Singapore has a global reputation as one of the cleanest countries. As I watched the transformation over the years, I came to be a believer and advocate. Singapore is clean. Over time, I also came to the understanding that being relatively clean does not come easily. The country is committed to the idea of being clean and cleaner. There is a public voice that is reinforced by public figures and respected leaders. The ideal also comes with resources, monies, and people.
As I watch the ideal evolve with time, I find that there is a growing problem. The new generation seems to expect that cleanliness will happen regardless of behaviors. What was a national commitment is increasingly personal. While it is not universally true, the committed are older than the uncommitted. They take on their responsibilities as well as those around them.
The best way to see this is to go to the favorite Saturday night hangouts early on a Sunday morning. You could be anywhere! There is litter everywhere. There is also a small army of people cleaning it up. You also notice it in the movie theatres. Where others ask patrons to be courteous by taking their trash with them and deposing it properly, in Singapore everyone leaves it where they were. Again, a small army tackles the problem and cleans it up for the greater good.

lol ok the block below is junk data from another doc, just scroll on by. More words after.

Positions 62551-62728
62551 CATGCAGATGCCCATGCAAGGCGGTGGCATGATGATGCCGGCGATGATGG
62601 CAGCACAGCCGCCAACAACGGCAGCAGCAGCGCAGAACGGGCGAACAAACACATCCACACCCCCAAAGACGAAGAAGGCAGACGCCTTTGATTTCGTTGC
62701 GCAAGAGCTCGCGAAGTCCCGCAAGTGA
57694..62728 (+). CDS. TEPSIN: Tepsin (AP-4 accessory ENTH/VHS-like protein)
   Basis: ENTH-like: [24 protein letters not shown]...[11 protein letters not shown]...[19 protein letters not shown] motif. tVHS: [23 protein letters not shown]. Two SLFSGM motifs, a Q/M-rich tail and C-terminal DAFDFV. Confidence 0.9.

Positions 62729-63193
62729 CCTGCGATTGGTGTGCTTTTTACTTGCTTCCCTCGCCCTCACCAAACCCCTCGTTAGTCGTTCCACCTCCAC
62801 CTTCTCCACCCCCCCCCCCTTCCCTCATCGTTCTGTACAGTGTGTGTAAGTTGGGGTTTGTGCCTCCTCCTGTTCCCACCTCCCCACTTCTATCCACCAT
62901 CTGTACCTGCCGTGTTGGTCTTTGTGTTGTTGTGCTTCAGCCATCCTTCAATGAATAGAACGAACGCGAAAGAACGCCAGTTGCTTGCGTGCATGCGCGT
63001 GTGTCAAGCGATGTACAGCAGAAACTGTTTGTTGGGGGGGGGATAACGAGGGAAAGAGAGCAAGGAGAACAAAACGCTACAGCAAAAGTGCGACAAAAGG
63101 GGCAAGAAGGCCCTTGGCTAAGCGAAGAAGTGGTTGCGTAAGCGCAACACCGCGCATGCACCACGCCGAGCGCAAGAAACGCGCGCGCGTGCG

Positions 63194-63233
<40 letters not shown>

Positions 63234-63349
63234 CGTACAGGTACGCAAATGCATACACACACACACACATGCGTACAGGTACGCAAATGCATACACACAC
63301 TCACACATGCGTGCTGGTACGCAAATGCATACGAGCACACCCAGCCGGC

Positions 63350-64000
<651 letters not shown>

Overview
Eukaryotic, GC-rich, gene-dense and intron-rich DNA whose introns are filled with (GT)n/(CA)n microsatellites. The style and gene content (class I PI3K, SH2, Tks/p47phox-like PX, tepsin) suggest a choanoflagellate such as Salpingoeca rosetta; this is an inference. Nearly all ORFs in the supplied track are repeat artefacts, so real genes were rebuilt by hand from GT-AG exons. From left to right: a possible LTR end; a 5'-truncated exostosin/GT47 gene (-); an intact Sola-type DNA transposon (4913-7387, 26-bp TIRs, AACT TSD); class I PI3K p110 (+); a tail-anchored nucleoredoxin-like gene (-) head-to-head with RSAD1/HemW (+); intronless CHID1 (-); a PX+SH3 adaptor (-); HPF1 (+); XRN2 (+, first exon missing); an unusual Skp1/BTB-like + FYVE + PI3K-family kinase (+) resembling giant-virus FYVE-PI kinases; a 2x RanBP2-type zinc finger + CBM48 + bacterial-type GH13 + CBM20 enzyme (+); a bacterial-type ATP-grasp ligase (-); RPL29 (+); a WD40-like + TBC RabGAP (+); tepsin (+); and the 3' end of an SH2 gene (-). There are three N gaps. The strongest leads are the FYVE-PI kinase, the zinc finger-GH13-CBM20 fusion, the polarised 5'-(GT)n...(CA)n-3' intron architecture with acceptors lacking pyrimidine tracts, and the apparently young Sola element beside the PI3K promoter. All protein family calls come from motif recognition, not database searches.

You and I have an opportunity to take care of our souls. We can dispose of the junk in our lives by applying our learning to our behaviors and priorities. Bad disciplines, choices, and actions can be left in appropriate places. Glorification and sharing with others is never part of this process. It is a wonderful opportunity to be responsible and accountable. It starts with ourselves and selectively touches those around us. Anything else is a lost opportunity, the realization of the wisdom warning; “the willful will soon be discarded; insolent souls are on a dead-end street.” (Psalm 37.38)
A new day begins, filled with opportunities and unwritten chapters. As authors, we hold something extraordinary – freedom.